Speech recognition software products like Dragon NaturallySpeaking use the human voice as the main interface between the user and the computer. While relatively simple to use, speech recognition software is a highly sophisticated technology that leverages “language modelling” to recognise and differentiate among the millions of human utterances that make up any language. Using statistical models, speech recognition programmes analyse an incoming stream of sound and interpret those sounds as commands and dictation. This process of interpretation is called speech recognition, and its success is measured by the percentage of correct interpretations.
Dragon NaturallySpeaking is an example of a speaker dependent speech recognition system. Dragon creates a voice profile for each user of the system that contains information about the unique characteristics of each person's voice along with a customised set of words, known as a vocabulary, and user specific information including software settings and personalised macros. When Dragon users create and train their user profile, they start with a standard set of models and then customise them for the way they speak (acoustic model) and the way they use words (vocabulary and associated language model). This approach accommodates users with varying accents and speech patterns. The software employs the customised user profile to guess the words spoken. Every time an individual uses Dragon and corrects his recognition errors, the software updates his user profile to enable better recognition accuracy over time.
In most cases, speech recognition is used in conjunction with other input devices including keyboards and mice. However, users can leverage speech recognition to control 100 percent of their computing environment, making this technology ideal for employees with physical challenges, repetitive strain injuries or other reasons to operate information systems completely hands-free.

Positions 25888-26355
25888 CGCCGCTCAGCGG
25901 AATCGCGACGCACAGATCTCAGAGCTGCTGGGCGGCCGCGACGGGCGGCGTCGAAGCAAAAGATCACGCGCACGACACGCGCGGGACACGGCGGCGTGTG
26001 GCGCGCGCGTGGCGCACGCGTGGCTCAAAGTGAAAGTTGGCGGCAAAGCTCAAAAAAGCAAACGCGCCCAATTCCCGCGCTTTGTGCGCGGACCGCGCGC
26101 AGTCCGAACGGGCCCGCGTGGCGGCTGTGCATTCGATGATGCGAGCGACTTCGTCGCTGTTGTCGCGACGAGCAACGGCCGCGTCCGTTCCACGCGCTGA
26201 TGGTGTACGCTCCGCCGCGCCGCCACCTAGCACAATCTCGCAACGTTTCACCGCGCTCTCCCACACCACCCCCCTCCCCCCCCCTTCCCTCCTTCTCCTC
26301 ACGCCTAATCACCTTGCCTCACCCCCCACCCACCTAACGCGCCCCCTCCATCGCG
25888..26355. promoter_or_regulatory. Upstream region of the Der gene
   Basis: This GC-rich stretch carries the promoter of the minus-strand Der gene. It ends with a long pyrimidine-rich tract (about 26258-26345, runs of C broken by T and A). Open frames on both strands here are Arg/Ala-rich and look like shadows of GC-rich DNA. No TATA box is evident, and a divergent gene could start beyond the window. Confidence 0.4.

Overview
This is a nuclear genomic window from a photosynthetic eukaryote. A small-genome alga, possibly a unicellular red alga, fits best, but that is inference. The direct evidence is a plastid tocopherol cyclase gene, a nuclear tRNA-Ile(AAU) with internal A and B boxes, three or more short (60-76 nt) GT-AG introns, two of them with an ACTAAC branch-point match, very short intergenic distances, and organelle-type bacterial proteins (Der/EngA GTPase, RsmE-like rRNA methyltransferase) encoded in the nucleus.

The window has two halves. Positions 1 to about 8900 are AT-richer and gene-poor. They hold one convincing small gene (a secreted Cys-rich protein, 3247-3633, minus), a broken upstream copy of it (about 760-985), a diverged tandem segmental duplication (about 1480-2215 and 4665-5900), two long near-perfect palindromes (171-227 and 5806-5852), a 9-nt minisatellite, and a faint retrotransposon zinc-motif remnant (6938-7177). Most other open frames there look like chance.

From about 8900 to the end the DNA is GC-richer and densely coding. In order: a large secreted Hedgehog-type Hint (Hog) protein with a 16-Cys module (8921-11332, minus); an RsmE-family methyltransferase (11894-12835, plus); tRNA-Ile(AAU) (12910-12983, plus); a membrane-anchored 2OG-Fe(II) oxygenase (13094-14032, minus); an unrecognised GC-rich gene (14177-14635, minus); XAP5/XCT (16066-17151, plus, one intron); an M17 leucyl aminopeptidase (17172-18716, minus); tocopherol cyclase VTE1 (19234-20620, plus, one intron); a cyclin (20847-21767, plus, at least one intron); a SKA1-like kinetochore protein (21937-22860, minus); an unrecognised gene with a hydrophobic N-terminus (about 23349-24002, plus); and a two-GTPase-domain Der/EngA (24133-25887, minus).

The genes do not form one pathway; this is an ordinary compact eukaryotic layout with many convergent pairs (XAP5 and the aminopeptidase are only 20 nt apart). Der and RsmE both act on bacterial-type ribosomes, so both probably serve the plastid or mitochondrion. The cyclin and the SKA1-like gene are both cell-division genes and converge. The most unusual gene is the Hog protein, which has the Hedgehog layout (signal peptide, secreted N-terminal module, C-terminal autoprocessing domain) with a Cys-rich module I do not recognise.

Q: Do I need to talk in a monotone voice at a slow pace for Dragon NaturallySpeaking to understand me?
No. Speak at your normal pace without slowing down. Your accuracy will actually be best if you speak in long, well-enunciated phrases or sentences. Speaking slowly and deliberately, in short phrases or single words, can actually result in more recognition errors. Longer phrases provide more context, which helps Dragon NaturallySpeaking recognise individual words. To understand what it means to speak both clearly and naturally, listen to the way newsreaders read the news. If you copy this style when you dictate, the programme should successfully recognise what you say.
In general conversations, many people may mumble, slur their words or leave words out altogether. They assume, usually correctly, that their listeners will be able to fill in the gaps. Unfortunately, computers won't understand mumbled speech or missing words. They only understand what was actually spoken and don't know enough to fill in the gaps by guessing what was meant.
Q: Is talking to a computer the same as talking to a person?
No. What the computer does when it listens to speech is different from what a person does. Understanding spoken language is something that people often take for granted. Most of us develop the ability to recognise speech when we're very young. We're already experts at speech recognition by the age of three or so.
The first challenge in speech recognition is to identify what is speech and what is just noise. People can filter out noise fairly easily, which lets us talk to each other almost anywhere. We have conversations in busy train stations, across the dance floor and in crowded restaurants. It would be very dull if we had to sit in a quiet room every time we wanted to talk to each other! Unlike people, computers need help separating speech sounds from other sounds. When you speak to a computer, you should be in a place without too much noise. Then, you must speak clearly into a microphone that has been placed in the right position. If you do this, the computer will hear you just fine, and not get confused by the other noises around you.
Another challenge is how to distinguish between two or more phrases that sound alike. People use common sense and context — knowledge of the topic being talked about — to decide whether a speaker said "ice cream" or "I scream." Speech-recognition programmes don't understand what words mean, so they can't use common sense the way people do. Instead, they keep track of how frequently words occur by themselves and in the context of other words. This information helps the computer choose the most likely word or phrase from among several possibilities.